Thyroxine (T4) circulates in the blood as an equilibrium mixture of free and serum protein bound hormone. Thyroxine binding globulin (TBG), albumin and pre-albumin bind approximately 75%, 10% and 15% of the total
circulating T4 respectively. The binding of T4 by these proteins is such that less than 0.03% is present in the circulation as unbound, free T4. This small percentage of the total T4 represents the physiologically available
hormone which is biologically active. Once the free T4 is absorbed by the target cells, the equilibrium reestablishes circulating free T4 levels.
The equilibrium results in the maintenance of a constant level of free T4 when alterations occur in either the concentration or affinity of the serum binding proteins. Therefore, in a variety of normal (pregnancy) and abnormal (Familial Dysalbuminemic Hyperthyroxinemia, FDH) states, or as a result of the administration of certain drugs (e.g. furosemide and fenclofenac), the target tissues are assured of receiving the required amount of hormone. Free T4 values may, therefore, provide the best indication of thyroid dysfunction, since free T4 is less sensitive to changes in the serum binding proteins.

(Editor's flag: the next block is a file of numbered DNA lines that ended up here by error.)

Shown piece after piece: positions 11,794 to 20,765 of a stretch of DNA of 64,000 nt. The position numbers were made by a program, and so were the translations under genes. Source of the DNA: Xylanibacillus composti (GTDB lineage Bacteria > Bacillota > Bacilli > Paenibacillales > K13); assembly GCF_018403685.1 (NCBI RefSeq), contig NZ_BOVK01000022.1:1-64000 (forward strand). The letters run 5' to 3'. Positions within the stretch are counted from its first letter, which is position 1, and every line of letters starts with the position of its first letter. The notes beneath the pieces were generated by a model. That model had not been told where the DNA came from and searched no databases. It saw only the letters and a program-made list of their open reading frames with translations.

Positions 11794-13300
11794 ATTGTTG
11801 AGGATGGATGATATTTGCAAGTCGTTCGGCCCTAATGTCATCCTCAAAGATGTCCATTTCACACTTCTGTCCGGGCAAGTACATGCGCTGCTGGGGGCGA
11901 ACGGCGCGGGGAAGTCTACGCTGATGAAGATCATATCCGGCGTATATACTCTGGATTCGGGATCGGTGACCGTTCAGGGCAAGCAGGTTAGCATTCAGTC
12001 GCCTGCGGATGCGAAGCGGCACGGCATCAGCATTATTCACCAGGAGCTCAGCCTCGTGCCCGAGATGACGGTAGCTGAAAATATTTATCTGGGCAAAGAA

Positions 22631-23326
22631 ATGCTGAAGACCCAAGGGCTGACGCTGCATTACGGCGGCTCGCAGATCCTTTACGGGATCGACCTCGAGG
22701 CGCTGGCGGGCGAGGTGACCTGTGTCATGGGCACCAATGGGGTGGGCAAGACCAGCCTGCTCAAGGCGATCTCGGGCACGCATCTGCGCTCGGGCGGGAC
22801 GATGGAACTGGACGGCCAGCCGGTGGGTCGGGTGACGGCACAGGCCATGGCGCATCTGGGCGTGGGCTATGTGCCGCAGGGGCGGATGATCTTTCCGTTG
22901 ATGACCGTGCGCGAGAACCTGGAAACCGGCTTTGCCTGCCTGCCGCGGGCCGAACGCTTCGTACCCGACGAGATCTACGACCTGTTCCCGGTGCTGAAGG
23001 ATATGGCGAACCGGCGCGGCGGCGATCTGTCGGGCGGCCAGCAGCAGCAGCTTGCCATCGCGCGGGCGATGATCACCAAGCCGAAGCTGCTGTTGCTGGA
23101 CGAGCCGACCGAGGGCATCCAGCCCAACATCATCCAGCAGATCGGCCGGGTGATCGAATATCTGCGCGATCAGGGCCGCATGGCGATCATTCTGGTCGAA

Historically, the diagnosis of thyroid function has involved performing a total T4 assay in addition to a Thyroxine Uptake (TU) assay of the same sample. The mathematical combination of these two assays produces a Free Thyroxine Index (FTI) which provides an indirect proportional estimate for free T4. Alternatively, direct assays have been developed using equilibrium dialysis ultrafiltration, RIA and solid-phase EIA technologyto measure free T4. In these methods, separation of free and bound tracer is achieved either with a membrane, or by binding free T4 to a solid phase antibody. This extraction step removes an amount of T4 which is proportional to the original amount of free T4 present in the patient sample. Provided that the extracted T4 is less than approximately 5% of the T4 in the sample, a true estimation of the free T4 content can be obtained.
Manufacturer’s Reagent package insert Architect Free T4, April 2017, Abbott Ireland Diagnostic Division, Lisnamuck, Longford Co., Ireland